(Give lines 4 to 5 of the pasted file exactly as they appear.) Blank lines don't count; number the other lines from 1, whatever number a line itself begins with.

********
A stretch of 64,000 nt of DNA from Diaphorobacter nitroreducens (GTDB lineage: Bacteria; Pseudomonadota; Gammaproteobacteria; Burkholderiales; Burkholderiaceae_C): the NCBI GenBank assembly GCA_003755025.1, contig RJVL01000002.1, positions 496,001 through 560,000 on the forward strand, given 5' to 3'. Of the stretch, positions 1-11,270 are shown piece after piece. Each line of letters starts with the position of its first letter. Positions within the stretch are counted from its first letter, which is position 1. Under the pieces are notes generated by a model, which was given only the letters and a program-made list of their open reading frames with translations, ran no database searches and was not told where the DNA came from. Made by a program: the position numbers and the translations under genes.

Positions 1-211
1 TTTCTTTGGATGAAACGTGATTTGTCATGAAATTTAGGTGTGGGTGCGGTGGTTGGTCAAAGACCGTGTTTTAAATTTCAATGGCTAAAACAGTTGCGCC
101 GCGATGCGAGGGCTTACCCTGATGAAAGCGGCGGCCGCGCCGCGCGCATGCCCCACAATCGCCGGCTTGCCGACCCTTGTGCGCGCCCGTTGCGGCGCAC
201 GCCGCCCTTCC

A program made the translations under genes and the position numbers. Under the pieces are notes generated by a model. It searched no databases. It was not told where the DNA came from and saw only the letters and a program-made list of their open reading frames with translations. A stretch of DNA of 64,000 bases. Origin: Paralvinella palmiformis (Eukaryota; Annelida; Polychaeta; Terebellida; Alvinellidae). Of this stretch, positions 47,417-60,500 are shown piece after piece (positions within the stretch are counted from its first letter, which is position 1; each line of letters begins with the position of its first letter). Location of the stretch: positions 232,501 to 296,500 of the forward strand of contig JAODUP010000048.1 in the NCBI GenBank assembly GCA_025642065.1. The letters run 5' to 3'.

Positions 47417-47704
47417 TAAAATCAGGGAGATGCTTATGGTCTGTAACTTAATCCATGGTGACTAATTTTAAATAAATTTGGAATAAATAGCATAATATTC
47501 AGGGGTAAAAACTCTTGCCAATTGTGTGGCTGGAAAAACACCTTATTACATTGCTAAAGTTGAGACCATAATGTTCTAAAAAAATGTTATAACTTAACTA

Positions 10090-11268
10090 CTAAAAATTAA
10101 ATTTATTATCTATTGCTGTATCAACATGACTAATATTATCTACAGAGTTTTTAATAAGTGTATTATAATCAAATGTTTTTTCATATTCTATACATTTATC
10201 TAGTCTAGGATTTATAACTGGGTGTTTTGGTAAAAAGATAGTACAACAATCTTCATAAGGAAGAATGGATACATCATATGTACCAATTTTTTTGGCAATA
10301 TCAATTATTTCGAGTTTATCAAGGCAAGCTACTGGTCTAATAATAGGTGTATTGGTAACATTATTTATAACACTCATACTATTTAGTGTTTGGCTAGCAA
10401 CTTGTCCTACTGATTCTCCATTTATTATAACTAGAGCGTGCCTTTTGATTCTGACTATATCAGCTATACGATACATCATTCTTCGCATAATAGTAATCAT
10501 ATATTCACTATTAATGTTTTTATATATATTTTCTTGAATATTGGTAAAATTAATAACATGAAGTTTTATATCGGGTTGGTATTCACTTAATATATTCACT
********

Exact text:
101 GCGATGCGAGGGCTTACCCTGATGAAAGCGGCGGCCGCGCCGCGCGCATGCCCCACAATCGCCGGCTTGCCGACCCTTGTGCGCGCCCGTTGCGGCGCAC
201 GCCGCCCTTCC